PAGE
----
First, we go over familiar territory on Alex’s IEP, his progression on language, his ability to do simple addition. He delivers the newspapers to classrooms every morning with a staff member, a vocational training. They hope Alex (13, PDD-NOS) will continue using fewer and fewer prompts in the months ahead.
“But sometimes he doesn’t understand that he has to deliver the paper and leave the classroom,” his teacher reports. “He wants to say ‘hi’ to everyone and examine everything in the class…” He’s also bolted from his occupational therapist and tried to make for the school playground.
“We’ve been discussing,” says his unit teacher, “that Alex could benefit from a one-to-one paraeducator. I think with hormones and puberty and everything going on, it’s becoming a little too much for him to focus.”
My kid will truly, really, never – as the shriveling budgets and the fiscal years pass one-by-one – ever live independently. (As they said back in the NICU when he was born, “I just don’t want you to think you’ve ever going to have a normal baby.”)
I bring my own Alex stuff, too. Can they help him understand that he shouldn’t leave our apartment and bust in on neighbors? Stop biting his arm when frustrated, stop unraveling and ripping his own T-shirts? Can they help him understand the dangers of traffic? Can anyone?
“I can’t have him run across the street when I have five kids back here on this corner,” his teacher says. She adds that sometimes Alex will also listen only to her, and not to the class paras and other staff members. Familiarity breeds authority with Alex.
Disruptive? Disturbing? “I wouldn’t say ‘disruptive’ and I wouldn’t say ‘disturbing,’ either,” the unit teacher replies. She’s discussed the para idea with others, and believes Alex would benefit in focusing and transitions “just for one or two years. We don’t ever want him to become dependent on one person.”
Including dad, I realize. They called to remind me of this appointment a couple of times. How come they never mentioned the para discussions?
We move to Alex’s other potential vocational work, based on his interests: janitorial, laundry. He loves laundromats. “He mopped the kitchen floor the other day,” I say, feeling kind of like a defendant. “Of course, we do have a Swiffer, and I think he just likes to press the button on the handle.”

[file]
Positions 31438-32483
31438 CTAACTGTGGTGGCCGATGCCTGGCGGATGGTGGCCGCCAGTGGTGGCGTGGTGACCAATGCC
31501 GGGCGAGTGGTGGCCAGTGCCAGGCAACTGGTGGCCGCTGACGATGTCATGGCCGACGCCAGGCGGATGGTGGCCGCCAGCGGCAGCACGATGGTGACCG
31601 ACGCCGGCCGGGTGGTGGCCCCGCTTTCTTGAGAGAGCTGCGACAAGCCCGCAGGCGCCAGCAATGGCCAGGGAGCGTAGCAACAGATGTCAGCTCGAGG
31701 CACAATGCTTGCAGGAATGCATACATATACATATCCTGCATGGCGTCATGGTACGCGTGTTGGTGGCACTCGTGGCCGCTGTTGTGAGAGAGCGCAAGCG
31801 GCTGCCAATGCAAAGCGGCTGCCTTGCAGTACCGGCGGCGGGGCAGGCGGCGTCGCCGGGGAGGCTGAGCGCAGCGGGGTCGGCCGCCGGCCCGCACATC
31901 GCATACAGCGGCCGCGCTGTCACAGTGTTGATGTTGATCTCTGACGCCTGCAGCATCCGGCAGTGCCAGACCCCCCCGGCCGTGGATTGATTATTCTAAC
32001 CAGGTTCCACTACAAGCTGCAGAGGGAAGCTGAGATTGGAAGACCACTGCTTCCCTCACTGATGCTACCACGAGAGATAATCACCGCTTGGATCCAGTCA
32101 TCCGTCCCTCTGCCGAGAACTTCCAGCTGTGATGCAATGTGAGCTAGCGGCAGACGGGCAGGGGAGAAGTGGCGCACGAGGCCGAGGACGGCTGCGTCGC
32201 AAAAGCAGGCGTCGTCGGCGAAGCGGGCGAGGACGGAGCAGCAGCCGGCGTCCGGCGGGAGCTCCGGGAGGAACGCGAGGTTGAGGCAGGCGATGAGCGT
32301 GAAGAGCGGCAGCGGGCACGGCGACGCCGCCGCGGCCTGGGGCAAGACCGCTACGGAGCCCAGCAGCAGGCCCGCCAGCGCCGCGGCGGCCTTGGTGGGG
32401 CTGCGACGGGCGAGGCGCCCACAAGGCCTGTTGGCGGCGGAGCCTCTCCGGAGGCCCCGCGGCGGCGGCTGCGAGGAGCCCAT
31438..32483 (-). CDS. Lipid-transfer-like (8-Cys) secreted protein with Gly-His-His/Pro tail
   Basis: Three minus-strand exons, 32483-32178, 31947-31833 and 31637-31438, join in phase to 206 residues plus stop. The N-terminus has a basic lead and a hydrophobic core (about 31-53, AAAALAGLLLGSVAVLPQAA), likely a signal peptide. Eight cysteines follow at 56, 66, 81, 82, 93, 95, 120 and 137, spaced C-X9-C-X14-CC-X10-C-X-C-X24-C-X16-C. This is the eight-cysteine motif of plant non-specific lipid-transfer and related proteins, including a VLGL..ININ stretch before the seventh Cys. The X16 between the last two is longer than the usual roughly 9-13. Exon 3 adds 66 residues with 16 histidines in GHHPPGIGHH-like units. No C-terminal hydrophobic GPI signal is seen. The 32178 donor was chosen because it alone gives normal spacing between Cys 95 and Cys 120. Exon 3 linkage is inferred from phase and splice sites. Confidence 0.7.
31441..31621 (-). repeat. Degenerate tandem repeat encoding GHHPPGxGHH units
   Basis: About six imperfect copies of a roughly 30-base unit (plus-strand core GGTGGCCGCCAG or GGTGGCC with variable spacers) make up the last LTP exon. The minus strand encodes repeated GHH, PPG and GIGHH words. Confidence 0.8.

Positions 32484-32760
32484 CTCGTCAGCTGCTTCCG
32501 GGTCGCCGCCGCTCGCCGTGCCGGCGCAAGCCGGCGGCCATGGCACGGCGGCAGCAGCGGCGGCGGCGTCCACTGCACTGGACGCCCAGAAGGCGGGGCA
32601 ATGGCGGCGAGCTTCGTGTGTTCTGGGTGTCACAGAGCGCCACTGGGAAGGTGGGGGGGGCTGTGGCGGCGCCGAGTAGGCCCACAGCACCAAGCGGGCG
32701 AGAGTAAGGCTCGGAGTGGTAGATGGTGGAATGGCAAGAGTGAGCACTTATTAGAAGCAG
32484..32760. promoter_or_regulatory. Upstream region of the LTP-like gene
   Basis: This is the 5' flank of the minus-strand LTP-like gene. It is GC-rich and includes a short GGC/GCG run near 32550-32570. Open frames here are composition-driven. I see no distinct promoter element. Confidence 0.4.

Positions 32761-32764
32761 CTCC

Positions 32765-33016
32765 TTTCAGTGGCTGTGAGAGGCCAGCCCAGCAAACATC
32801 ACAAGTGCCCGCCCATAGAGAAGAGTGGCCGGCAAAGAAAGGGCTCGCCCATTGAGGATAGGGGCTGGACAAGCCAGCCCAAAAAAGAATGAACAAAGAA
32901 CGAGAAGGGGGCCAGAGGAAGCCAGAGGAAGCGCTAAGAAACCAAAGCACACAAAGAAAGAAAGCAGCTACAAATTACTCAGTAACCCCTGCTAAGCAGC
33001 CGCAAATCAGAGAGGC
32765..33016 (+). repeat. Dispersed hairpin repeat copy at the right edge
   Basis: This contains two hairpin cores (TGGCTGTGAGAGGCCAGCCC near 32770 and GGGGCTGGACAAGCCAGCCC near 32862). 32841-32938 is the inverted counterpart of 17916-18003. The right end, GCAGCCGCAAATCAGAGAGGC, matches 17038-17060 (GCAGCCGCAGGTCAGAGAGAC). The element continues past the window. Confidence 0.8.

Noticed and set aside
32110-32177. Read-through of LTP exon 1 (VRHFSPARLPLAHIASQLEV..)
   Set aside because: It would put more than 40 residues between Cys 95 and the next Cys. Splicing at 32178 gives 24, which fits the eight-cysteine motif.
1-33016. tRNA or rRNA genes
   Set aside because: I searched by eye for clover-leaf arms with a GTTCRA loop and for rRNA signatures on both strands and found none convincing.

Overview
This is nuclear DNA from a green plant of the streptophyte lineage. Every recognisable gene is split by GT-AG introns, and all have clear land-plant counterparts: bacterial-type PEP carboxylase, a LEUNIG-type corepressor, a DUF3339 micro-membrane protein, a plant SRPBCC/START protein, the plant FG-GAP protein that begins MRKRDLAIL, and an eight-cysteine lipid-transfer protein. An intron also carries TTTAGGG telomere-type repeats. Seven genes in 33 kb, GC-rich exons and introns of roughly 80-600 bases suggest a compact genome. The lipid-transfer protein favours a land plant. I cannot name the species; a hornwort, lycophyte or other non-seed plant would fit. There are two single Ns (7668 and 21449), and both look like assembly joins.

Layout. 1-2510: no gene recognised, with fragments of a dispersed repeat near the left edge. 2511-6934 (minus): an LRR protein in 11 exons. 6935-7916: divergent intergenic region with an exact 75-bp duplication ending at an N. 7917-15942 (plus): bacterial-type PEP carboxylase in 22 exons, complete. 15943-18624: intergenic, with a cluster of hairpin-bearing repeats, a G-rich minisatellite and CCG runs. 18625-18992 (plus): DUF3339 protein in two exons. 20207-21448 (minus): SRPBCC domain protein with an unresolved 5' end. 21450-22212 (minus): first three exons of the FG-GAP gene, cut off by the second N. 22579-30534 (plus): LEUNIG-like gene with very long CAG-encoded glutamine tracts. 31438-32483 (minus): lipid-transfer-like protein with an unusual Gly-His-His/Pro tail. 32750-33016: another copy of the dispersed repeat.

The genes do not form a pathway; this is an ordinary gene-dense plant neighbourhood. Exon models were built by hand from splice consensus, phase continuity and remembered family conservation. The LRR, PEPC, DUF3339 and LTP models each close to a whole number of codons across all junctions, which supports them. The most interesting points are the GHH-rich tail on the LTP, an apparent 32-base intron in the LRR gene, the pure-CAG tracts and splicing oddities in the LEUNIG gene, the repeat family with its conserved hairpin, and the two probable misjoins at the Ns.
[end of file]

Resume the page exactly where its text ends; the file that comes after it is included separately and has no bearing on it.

“We use erasable markers, and have him wipe up the marks,” his teacher says.
“We don’t need to create extra spills in our house,” I say.
“We have a class that goes out to do laundry every Thursday,” the unit teacher adds. “It isn’t Alex’s class, but if he had a one-to-one para, he could go with them.”
They want it, they say he needs it, and for now all they have to do is write it on the IEP and the City of New York, for some reason I still don’t understand amid my growing cynicism, must come to up with the para. In another timeline, Alex might get booted from public school now. How much longer will that apparent right of mine continue?
“You could write that Alex needs a ride on the space shuttle and the city has to produce it,” I said. “Put down that he needs a BMW, will you?” No sense abandoning humor yet.
Jeff Stimpson is a native of Bangor, Maine, and lives in New York with his wife Jill and two sons. He is the author of “Alex: The Fathering of a Preemie” and “Alex the Boy: Episodes from a Family’s Life With Autism” (both available on Amazon). He maintains a blog about his family at jeffslife.tripod.com/alextheboy, and is a frequent contributor to various sites and publications on special-needs parenting, such as Autism-Asperger’s Digest, Autism Spectrum News, the Lostandtired blog, The Autism Society news blog, and An Anthology of Disability Literature (available on Amazon). He is on Linked In under “Jeff Stimpson” and Twitter under “Jeffslife.” Also here on Autisable @jeffslife
Have you had a similar experience in an IEP? Tell us in the comments!